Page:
K-You know, we have been shooting for about four years and it’s half-filmed. Eighty percent of the money has come from me. It was important to me that everyone was paid the same amount. We have 11 more days of shooting and 20% more of funding to do. Our director, Darrett Sanders, is going back to teach school. I’m the only one out of the eight of us that has funds to be able to do this. This is what I love to do. It’s important that I paid for it, so my seven producer friends can contribute to it as well. The movie will be done in August. I’m almost done shooting it and I’m shooting it while doing Criminal Minds. It will be edited in September.

3. At what point did you realize that acting was your professional calling?

K-I didn’t realize that until I got Criminal Minds (laughs). If it’s your dream, you should be doing it. I started acting in high school. I was too shy, so my mom said I could take acting. This is beyond my wildest dreams that I can make my living acting.

4. You've also had work published in the Los Angeles Times magazine. What do you like to write about? Do you plan to write any books?

K-I started writing because it was hard to find acting jobs. I didn’t like any monologues in auditions, so I started to write my own things. Since then, I have written a couple of shows. I was nominated for playwright of the year for a play I wrote called Potential Space. I like writing about what to me are like questions that I have about myself and the human condition. I find quantum physics fascinating so I like to write about that, and I like things that make me laugh. I don’t know if I will write a book. I love doing other people’s work, but I am so into performing stuff I write.

5. You're involved with Theater of Note in Hollywood. How is that different from acting on the screen?

K-It’s different because of the popularity of Minds. Forty eight people watch Note and Minds is watched by millions. To have my cast members come to note and see plays there is so beautiful to me. On television, you have an intimate moment with the camera. In theater, you are making something live with people there. My brain doesn’t understand that you don’t get another take ever. I’m finally learning on TV that you can do something over if you make a mistake. I don’t believe it when people say theater actors can’t become great television actors.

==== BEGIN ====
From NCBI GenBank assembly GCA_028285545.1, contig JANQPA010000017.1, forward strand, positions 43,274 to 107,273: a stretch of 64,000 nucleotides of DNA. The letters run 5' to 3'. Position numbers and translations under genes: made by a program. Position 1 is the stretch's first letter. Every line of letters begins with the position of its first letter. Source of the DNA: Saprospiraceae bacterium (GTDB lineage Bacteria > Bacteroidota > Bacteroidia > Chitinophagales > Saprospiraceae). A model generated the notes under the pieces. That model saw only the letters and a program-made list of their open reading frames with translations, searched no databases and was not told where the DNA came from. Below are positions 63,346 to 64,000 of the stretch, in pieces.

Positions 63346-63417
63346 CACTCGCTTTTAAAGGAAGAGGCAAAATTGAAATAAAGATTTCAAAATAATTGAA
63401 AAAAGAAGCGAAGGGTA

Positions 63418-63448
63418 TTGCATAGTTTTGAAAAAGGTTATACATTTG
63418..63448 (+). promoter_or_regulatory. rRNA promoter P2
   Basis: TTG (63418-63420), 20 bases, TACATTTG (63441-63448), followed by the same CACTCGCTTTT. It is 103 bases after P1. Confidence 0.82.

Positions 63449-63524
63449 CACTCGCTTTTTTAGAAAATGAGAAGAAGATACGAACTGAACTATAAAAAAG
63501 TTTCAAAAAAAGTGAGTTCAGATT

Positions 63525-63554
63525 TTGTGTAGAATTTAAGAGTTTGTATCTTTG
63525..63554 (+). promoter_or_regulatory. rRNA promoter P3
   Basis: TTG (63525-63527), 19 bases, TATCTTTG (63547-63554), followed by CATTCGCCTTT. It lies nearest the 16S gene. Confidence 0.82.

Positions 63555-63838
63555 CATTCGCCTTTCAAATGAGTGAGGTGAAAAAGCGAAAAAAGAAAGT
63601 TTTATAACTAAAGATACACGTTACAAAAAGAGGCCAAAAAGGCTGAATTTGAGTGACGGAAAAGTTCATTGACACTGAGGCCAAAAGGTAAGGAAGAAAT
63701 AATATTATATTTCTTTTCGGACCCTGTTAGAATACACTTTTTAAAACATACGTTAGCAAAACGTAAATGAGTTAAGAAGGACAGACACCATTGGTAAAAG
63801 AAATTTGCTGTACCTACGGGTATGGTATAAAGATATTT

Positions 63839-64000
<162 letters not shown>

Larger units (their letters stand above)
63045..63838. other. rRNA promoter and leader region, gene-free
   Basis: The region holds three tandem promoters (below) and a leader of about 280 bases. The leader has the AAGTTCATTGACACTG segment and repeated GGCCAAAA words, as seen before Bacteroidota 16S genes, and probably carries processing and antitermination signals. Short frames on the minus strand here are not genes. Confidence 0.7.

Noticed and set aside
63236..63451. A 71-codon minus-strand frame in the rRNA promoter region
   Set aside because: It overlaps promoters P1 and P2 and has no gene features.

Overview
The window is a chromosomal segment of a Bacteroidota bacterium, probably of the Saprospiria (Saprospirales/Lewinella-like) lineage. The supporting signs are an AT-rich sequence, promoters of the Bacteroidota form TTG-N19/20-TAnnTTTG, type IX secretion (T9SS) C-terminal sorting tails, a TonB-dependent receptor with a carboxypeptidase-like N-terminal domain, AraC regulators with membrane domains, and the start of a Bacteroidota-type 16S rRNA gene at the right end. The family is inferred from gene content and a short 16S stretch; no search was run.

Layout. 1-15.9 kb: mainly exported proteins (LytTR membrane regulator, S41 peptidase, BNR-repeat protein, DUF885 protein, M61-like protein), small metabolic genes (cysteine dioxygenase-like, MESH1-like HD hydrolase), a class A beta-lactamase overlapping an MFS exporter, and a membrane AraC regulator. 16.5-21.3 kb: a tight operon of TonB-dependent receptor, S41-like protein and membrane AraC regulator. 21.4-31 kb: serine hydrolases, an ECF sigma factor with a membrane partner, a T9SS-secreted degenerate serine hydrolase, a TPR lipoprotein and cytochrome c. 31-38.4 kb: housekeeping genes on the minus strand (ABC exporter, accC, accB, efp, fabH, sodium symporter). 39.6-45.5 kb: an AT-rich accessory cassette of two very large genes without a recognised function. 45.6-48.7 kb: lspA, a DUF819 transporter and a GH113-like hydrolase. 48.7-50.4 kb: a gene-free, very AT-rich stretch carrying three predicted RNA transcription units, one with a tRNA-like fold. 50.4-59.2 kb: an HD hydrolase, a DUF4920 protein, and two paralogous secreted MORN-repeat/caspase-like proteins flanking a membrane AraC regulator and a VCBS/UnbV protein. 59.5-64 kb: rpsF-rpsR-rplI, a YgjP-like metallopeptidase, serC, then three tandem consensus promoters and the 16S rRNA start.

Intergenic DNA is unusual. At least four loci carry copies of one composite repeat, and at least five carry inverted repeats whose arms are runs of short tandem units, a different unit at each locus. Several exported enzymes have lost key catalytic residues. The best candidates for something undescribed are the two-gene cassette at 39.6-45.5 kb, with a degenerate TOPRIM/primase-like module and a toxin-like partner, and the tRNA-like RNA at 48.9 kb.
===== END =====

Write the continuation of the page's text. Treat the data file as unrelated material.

6. Moving to Criminal Minds, do you have a favorite episode?

K-Goodness, usually the one we are shooting is my favorite because I love my job. I love the ritual of creating the scenes. We did a two-episode arc about Penelope, so that was a dream come true. But I love the people I work with because they are so funny. So it’s really hard to pick an episode. But this season, she went out with someone and dressed like Dr. Who, so that one was a lot of fun.

7. How would you say you're similar to Penelope?

K-We can both talk really fast. We are also energetic & we both think Shamar Moore is delicious. Both of us do not like violence & have a low threshold for it. But she’s more confident than I am & has computer skills that I don’t. We are both from outer space but from different planets.